To read about Kaikoura or the Kaikoura Whale Watch just click here. After the buzz that was Whale Watch, I decided to notch the challenge level up a bit. It is one thing to sit on a nice, cosy (sea sickness inducing) boat and look at Kaikoura’s wonderful marine life, but this time, I wanted to get a closer look. So taking a recommendation from a frequent New Zealand visitor, I chose to go kayaking with Kaikoura Kayaks. They have a specific tour where a guide will bring you down the Kaikoura coastline with the goal of seal spotting.
For people who are nervous, kayaking may seem like an impossibility. I have not swam since the days of Swim 5 and had no intention of getting into the ocean. But for anyone like me there is very little to worry about. Each person receives a life-jacket and all the waterproof gear you need to stay dry, including the fabulous splash skirt, and bags for your camera. Our guide Matt Foy, who was fantastic throughout, took us through all the safety procedures including how to get out of the kayak if it overturns and it is easier than I thought it would be! He also gave us a quick lesson in paddle strokes and what to do if you hit a rock, which is very important information to know.
All the above takes only about 10 minutes and the rest of the time is spent on the water, so you really get your monies worth. The water was wonderful for a first time kayaker, calm and steady, which really lets you get your balance. Our destination was the Fur Seal colony which is off the coast of Kaikoura. Fur Seals are the most common seals in New Zealands and they have pointy noses, whiskers and two layers of fur. They are big seals, females grow up to 50 kgs and males up to 150 kgs. These seals lived in New Zealand before people and it was estimated that they numbered 2 million in those days. The seals were then hunted for food and fat and their numbers dropped. They are now protected and their numbers are back up to 50-60,000. We were on the water 10 minutes when we spotted our first wild sea bird, a little blue penguin. It was swimming about, happy as anything, looking for some small fish. It would not pose for a photo sadly and swam away quicker than we can paddle. There were other birds such as gulls and cormorants to keep us entertained.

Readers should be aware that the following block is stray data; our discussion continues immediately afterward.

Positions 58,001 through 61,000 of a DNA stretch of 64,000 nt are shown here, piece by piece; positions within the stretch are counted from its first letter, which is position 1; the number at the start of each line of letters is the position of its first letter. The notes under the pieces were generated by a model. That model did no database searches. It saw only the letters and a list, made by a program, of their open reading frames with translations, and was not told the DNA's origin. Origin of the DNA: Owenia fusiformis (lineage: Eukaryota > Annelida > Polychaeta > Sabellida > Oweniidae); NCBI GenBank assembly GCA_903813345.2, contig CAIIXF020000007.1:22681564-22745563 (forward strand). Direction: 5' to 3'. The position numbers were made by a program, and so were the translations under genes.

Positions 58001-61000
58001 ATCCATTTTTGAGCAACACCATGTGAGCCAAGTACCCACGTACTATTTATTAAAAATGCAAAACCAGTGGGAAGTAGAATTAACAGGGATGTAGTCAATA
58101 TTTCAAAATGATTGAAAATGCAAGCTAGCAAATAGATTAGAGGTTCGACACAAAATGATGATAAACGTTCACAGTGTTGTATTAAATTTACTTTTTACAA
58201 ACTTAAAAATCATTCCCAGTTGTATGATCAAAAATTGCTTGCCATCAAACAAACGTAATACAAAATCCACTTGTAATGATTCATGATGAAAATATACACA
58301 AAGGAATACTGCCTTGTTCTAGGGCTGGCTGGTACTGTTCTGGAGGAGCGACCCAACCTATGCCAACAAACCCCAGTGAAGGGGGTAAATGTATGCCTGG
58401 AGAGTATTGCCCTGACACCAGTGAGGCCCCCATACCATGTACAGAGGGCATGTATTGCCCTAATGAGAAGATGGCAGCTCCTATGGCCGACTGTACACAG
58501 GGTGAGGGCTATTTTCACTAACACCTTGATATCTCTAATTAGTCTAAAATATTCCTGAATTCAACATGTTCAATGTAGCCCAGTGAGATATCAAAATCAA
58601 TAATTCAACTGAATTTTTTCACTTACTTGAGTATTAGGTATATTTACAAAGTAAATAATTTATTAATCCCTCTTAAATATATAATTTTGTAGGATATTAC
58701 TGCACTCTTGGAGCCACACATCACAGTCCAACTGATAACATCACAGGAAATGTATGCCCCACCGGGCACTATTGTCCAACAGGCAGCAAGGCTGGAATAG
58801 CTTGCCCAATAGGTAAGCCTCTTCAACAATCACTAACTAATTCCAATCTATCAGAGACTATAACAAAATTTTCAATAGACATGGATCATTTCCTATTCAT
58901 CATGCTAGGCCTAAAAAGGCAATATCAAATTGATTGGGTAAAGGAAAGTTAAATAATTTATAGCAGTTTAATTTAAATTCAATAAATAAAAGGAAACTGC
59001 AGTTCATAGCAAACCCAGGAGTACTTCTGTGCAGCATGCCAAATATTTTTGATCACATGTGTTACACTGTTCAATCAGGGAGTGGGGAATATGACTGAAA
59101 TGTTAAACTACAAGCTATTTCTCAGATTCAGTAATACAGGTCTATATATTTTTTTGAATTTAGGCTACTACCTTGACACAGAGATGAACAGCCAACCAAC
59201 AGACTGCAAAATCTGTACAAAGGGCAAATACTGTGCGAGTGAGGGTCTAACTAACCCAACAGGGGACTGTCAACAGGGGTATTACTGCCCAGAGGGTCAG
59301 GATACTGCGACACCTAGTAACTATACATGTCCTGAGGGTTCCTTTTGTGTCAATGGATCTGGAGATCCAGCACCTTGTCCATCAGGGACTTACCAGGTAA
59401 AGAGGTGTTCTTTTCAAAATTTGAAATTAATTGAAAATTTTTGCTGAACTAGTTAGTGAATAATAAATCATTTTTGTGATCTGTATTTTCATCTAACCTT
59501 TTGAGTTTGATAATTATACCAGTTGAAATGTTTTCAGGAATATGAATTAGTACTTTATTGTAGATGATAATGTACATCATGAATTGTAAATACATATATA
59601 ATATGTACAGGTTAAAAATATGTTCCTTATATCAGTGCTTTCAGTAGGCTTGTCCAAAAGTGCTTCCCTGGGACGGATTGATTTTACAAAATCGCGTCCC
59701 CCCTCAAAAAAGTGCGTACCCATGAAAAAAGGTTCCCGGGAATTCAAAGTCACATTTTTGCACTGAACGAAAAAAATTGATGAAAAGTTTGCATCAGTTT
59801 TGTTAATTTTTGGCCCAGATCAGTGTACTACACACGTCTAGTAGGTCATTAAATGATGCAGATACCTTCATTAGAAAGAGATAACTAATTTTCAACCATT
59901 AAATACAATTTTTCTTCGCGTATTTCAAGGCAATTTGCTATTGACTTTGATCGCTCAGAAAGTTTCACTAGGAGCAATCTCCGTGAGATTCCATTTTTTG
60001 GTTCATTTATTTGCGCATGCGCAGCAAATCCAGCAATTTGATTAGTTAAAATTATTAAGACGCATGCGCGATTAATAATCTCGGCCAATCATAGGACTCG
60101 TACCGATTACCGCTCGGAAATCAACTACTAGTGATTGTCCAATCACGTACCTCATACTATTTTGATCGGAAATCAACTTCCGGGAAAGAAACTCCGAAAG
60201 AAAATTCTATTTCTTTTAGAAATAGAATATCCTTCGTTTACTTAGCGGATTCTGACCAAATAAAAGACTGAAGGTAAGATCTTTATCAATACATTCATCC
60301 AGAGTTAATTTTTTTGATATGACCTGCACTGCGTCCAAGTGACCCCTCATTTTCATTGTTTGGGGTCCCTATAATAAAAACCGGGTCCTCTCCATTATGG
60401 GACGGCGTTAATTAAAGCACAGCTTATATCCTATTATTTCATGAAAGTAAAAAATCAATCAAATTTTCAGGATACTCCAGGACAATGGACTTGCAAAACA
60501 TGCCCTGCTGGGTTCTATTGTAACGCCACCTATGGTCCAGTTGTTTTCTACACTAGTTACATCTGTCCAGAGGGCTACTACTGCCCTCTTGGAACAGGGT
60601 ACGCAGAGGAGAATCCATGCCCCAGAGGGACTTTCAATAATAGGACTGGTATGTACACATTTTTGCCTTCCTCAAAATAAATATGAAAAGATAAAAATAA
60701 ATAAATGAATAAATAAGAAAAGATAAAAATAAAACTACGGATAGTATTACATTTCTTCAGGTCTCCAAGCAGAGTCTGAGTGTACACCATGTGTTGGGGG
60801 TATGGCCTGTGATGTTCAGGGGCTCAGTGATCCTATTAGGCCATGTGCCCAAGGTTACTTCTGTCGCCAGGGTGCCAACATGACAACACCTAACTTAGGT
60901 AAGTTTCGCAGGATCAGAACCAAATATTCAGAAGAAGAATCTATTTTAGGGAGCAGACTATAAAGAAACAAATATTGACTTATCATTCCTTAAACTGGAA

If we were worried about not seeing any seals we should not have been. We soon reached their rocky colony and there were loads of them. Sleeping, eating, having a walk, they were all there hanging out. I was suprised at how big they were and how unbothered they were by our presence, we were pretty much ignored. Once we became more confident paddling in the sea, and trust me this comes quickly, we went further out from the shore. It was here that we witnessed a real treat. There was a seal who had caught an octopus and was eating it for his tea. The seal was throwing the entire octopus into the air and smacking it against the waves. Part of the octopus would then break off and the seal would gobble it up greedily. It was fascinating to watch and the seal continued this ritual as he swam right past us, flinging the octopus around. The smell was horrendous, like falling into a vat of reject sushi, but it was a scene from nature that I will not ever forget. I was only afraid once,when a seal swam under the kayak. There were a group of three paying in the water around us and one decided to take a short cut right under the boat. It was fine however and the seal just surfaced and swam away leaving us still upright on the water.
Seeing the animals was obviously the main attraction but what I was not expecting was how fun kayaking is on its own. Padding around his hard work but it is wonderful to glide on the water. We also tried our hand at doing some surfing which was equally terrifying and exhilarating. Going through rapids and around rocks was not as scary as I though it would be and I actually quite enjoyed it. There isn’t that same level of seasickness as you are down on the water so while I would recommend that if you are prone to illness take tablets, it was nowhere near as bad as the whale watch boat.
The unexpected star of the tour was the Kaikoura coastline. From the sea you get a really great view that you would not get if you were on the coast or out at sea on a boat. We had full view of the cliffs and the beach side walks. We had a panorama of the entire peninsula and all the buildings, birds and natural features within. It was really something special.
Seeing animals in the wild is a whole world better than seeing them in a zoo or aquarium. Being in a kayak meant that we could get as close, if not closer to the wild seals than we would to their captivate cousins. The view of the coast was also worth the paddle. If it is your first time in a kayak I would recommend going with someone who has been before. This way they can steer from the back and you can have all the fun taking photos at the front of the boat.
For a guide to Kaikoura check out The Lonely Planet Guide for the South Island.
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